Microsoft Research recently published the article ”Exploding Software Engineering Myths,” by Janie Chang. For those who haven’t seen it, you will likely be surprised by some of the findings. Chang and his team worked with IBM and found that code coverage isn’t a terribly excellent metric, TDD may not necessarily speed development, Asserts (and by extension Code Contracts) greatly improve development code quality, and organization structure does matter though geographic proximity does not. The article includes links to the team’s published findings if you want more information.
I don’t really think the first finding is all that shocking, but I was surprised by the second. I’ve found TDD as useful as using Asserts–another unsurprising finding, at least to me. The authors do acknowledge that teams using TDD generally face far less post-production issues. So at worst, TDD likely keeps development time the same but allows the development team to catch the majority of the bugs as opposed to the end users. For my money, I would prefer my development team find the bugs and let the end users think we did an excellent job. In addition, you can never know when some bit of functionality just hasn’t been tested by an end user that might require a significant re-write to fix (heaven forbid).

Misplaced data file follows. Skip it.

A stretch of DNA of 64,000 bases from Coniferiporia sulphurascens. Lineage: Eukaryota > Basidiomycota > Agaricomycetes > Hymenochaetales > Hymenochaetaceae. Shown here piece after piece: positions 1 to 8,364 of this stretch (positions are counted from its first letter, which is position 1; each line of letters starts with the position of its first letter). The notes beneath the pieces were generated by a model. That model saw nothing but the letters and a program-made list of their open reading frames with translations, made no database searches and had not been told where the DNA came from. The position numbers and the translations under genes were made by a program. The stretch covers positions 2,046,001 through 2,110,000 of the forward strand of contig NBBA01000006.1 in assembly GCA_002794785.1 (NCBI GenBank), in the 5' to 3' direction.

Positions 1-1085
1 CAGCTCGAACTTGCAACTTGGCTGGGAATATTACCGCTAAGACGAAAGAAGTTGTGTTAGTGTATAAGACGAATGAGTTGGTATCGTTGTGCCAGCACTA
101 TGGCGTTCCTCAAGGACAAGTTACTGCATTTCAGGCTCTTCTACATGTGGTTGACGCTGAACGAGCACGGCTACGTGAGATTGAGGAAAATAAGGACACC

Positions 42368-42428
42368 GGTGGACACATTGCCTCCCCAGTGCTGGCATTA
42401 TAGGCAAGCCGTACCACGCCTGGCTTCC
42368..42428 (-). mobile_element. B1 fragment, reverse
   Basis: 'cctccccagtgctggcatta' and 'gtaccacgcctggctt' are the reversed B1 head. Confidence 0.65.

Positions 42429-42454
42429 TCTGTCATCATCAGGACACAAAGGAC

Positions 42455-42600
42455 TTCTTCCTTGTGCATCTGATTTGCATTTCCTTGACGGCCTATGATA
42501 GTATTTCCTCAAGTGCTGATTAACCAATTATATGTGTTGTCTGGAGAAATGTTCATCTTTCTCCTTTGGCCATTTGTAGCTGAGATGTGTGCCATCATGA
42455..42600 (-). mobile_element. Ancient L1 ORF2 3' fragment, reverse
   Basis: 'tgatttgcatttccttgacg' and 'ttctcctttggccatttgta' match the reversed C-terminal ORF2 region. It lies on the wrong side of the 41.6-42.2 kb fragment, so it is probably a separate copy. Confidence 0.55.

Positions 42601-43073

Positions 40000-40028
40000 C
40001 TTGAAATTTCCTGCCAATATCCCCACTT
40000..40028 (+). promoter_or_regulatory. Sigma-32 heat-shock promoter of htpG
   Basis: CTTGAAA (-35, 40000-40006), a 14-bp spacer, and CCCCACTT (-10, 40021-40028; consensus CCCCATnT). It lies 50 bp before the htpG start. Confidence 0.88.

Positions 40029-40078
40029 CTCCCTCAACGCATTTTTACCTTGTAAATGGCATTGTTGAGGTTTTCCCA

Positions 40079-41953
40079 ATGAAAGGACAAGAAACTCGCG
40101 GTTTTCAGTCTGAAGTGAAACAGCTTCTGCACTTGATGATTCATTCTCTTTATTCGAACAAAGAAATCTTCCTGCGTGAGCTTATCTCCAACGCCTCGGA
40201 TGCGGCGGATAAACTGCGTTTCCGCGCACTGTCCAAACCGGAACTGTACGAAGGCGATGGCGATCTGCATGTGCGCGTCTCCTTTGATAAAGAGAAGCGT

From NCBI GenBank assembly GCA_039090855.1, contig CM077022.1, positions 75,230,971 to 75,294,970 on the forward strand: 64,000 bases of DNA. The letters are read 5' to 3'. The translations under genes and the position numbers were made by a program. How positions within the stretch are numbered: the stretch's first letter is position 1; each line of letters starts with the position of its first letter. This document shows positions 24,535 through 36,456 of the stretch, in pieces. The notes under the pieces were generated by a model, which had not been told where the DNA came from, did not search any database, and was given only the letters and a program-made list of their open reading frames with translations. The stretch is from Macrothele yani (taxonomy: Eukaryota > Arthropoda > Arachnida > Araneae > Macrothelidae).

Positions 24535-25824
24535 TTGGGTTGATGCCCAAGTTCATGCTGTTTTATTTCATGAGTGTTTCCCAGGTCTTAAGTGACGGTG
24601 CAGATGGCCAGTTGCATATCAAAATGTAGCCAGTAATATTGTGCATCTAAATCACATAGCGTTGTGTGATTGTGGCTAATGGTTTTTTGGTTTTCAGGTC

That’s my two cents. What are your thoughts? Are you surprised at the findings?
*[TDD]: Test-driven Development